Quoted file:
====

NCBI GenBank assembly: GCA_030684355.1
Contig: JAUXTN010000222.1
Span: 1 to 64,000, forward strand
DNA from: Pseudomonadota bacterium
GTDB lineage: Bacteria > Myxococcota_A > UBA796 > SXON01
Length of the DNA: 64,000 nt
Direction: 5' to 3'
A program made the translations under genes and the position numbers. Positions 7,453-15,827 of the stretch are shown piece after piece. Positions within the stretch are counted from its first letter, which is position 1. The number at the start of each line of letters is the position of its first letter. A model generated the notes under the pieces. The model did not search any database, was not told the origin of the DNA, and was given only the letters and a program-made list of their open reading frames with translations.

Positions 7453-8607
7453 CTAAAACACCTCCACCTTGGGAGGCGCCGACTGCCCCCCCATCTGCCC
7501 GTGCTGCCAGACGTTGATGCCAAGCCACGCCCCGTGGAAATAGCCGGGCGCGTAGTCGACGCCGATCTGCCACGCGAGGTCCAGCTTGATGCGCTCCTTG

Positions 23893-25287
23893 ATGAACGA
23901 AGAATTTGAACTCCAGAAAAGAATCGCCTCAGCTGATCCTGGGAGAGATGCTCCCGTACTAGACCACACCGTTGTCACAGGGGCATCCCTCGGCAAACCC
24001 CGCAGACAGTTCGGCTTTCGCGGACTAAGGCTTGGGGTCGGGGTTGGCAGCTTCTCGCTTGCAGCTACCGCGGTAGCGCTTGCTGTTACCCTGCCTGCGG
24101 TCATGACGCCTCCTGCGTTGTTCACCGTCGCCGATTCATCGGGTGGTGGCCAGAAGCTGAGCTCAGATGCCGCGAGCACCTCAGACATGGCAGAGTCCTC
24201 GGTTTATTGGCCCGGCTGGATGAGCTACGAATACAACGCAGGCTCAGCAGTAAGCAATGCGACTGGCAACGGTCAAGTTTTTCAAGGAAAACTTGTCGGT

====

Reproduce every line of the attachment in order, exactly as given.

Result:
NCBI GenBank assembly: GCA_030684355.1
Contig: JAUXTN010000222.1
Span: 1 to 64,000, forward strand
DNA from: Pseudomonadota bacterium
GTDB lineage: Bacteria > Myxococcota_A > UBA796 > SXON01
Length of the DNA: 64,000 nt
Direction: 5' to 3'
A program made the translations under genes and the position numbers. Positions 7,453-15,827 of the stretch are shown piece after piece. Positions within the stretch are counted from its first letter, which is position 1. The number at the start of each line of letters is the position of its first letter. A model generated the notes under the pieces. The model did not search any database, was not told the origin of the DNA, and was given only the letters and a program-made list of their open reading frames with translations.

Positions 7453-8607
7453 CTAAAACACCTCCACCTTGGGAGGCGCCGACTGCCCCCCCATCTGCCC
7501 GTGCTGCCAGACGTTGATGCCAAGCCACGCCCCGTGGAAATAGCCGGGCGCGTAGTCGACGCCGATCTGCCACGCGAGGTCCAGCTTGATGCGCTCCTTG

Positions 23893-25287
23893 ATGAACGA
23901 AGAATTTGAACTCCAGAAAAGAATCGCCTCAGCTGATCCTGGGAGAGATGCTCCCGTACTAGACCACACCGTTGTCACAGGGGCATCCCTCGGCAAACCC
24001 CGCAGACAGTTCGGCTTTCGCGGACTAAGGCTTGGGGTCGGGGTTGGCAGCTTCTCGCTTGCAGCTACCGCGGTAGCGCTTGCTGTTACCCTGCCTGCGG
24101 TCATGACGCCTCCTGCGTTGTTCACCGTCGCCGATTCATCGGGTGGTGGCCAGAAGCTGAGCTCAGATGCCGCGAGCACCTCAGACATGGCAGAGTCCTC
24201 GGTTTATTGGCCCGGCTGGATGAGCTACGAATACAACGCAGGCTCAGCAGTAAGCAATGCGACTGGCAACGGTCAAGTTTTTCAAGGAAAACTTGTCGGT